Paul Bacon dies at 91; he revolutionized the design of book covers

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Paul Bacon’s name may not be familiar, but anyone who has browsed the best-selling shelves over the past 60 years knows his work.

If a book cover is a canvas, Bacon was its Matisse or Dali, who used minimal imagery and bold lettering to sell iconic novels such as Joseph Heller’s “Catch-22,” Flight Over a Nest cuckoo clock” by Ken Kesey and “Portnoy’s Complaint.

“He made a career out of dressing the most popular books of a particular age and you know those books in your mind because of those jackets,” said New York-based illustration historian Steven Heller.

Heller, for many years art director of the New York Times Book Review, described Bacon as perhaps the inventor of the best-selling jacket and the style that became known as the “Big Book Look”.

Bacon, who designed more than 6,000 book jackets and was also a jazz singer, musician and famous designer of album covers for Thelonious Monk, Dizzy Gillespie and other jazz masters, died on June 8 after a stroke in Fishkill, NY, said his son, Preton. He was 91 years old.

In the mid-twentieth century, book covers were dominated by realistic illustrations and tame typography, but Bacon’s striking and dramatic work for “Compulsion,” a non-fiction novel based on the Leopold-murder case Loeb, upset the dominant aesthetic.

The only pictorial element Bacon drew for “Compulsion” was two small red figures running around the edge of a block of blank space towards the title, which he rendered in large, crudely drawn black letters on the top of the cover . “A novel by Meyer Levin” appeared in small letters at the bottom. There was no other embellishment.

“Compulsion” was a blockbuster and its surprising cover became a model for a changing industry.

His cover for 1961’s “Catch-22” was similar in style to “Compulsion,” but with a more antique air provided by the cutout of protagonist John Yossarian in his aviator cap dancing to the author’s bold name. Bacon tossed around a dozen sketches, he said in a 2002 interview for Print magazine, before coming up with “the little guy I tore out of a piece of paper, depicting Yossarian in full run away from everything”.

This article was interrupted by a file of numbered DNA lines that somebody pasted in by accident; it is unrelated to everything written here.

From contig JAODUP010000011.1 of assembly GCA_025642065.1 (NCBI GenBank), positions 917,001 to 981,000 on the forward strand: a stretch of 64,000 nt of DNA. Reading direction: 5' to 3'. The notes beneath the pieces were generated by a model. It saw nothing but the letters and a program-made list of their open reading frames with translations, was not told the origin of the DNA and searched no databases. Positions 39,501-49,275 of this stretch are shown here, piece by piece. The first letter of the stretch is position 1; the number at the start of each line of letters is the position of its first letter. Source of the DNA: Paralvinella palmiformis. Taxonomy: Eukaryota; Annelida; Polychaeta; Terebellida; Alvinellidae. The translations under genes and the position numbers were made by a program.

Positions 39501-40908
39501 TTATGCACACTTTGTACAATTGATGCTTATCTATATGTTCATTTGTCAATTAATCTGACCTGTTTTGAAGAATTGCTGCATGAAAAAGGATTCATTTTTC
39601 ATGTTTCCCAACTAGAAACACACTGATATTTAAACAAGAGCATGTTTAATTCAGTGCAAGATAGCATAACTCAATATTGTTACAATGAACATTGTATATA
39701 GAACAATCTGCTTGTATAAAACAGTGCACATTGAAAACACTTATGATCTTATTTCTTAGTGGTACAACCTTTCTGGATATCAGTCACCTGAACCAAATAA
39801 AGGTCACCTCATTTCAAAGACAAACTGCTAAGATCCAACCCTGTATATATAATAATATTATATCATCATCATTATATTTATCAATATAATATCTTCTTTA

The novelist, for whom Bacon designed five jackets, including the one for the “Catch-22” sequel “Closing Time,” once called his work “original, surprising and wonderful.”

His signature style – the prominent lettering and smaller abstract image that captured the essence of a book – caught on.

“Paul Bacon figured out how to make a sales jacket, he knew how to… direct your gaze to the crucial information,” said Peter Mendelsund, Knopf’s art director and author of “What We See When We Read.” “But he still made his jackets personal, inviting and with that beautiful handmade quality.”

Bacon was born in Ossining, NY on Christmas Day 1923 and spent the Depression years moving to the East Coast with his family. He began drawing as a child and graduated from Arts High School in Newark, NJ, in 1940. He served in the Marine Corps during World War II.

He married Maxine Shirey in 1951; she died in 2004. Besides his son, he is survived by a sister, a brother and two grandchildren.

After the war, he returned to New York and found a job in a design studio. In his spare time, he indulges in his other passion, jazz.

He played a kazoo-like instrument made from a cellophane-wrapped comb. He also wrote reviews for the Record Changer, a magazine founded by Bill Grauer and Orrin Keepnews, which would later launch the jazz label Riverside. Bacon became Riverside’s chief designer in its early years.

He went on to create hundreds of album covers for Blue Note Records and was friends with many of the label’s artists, especially Monk. “The High Priest of Be-bop,” Bacon’s 1949 essay on the iconoclastic pianist-composer, is still cited for its ideas.

Still, as Bacon said in the Print interview, “If I was born to do anything, it’s to design book jackets.”

His first cover came about by accident after a friend’s father asked him to illustrate a 1950 book about chimpanzee research in Africa called “Chimp on My Shoulder.” The editor, EP Dutton, was impressed enough that Bacon also designed the jacket.

During the following decades he worked for all the major publishing houses. Sometimes he opted for all types, which he found to be the perfect solution for the salacious “Portnoy’s Complaint”. This approach was also key to the covers of Kurt Vonnegut’s “Slaughterhouse-Five”, William Styron’s “Sophie’s Choice” and EJ Kahn’s “The Big Drink: The Story of Coca-Cola”, which featured the title and author’s name in black, green and red letters pressed into the shape of a Coke bottle.

Her jacket for “Flight Over the Cuckoo’s Nest” was one of her favorites, a pastiche of hand-torn letters in shades of pink, red and yellow.

Bacon “read every book he designed covers for,” said publisher Bruce McPherson, who met the artist on a New York bus 36 years ago. Bacon was reading a manuscript. “Not all designers do this, but he wanted to understand what kind of book it was and how to sell it.”

The designer rarely had contact with the authors, whose suggestions were usually not helpful. Among the few people he spoke to was Norman Mailer, who had an idea for the cover of his 1965 novel “An American Dream.”

As Bacon recalled in a 2012 interview for the Out of Print website, the pugnacious writer complimented his work, then said, “How about adding something to it?” It was a photo of his girlfriend, and Mailer said he didn’t care that Bacon made it as small as a postage stamp.

This is exactly how Bacon treated it and, he acknowledged, “it didn’t hurt”.

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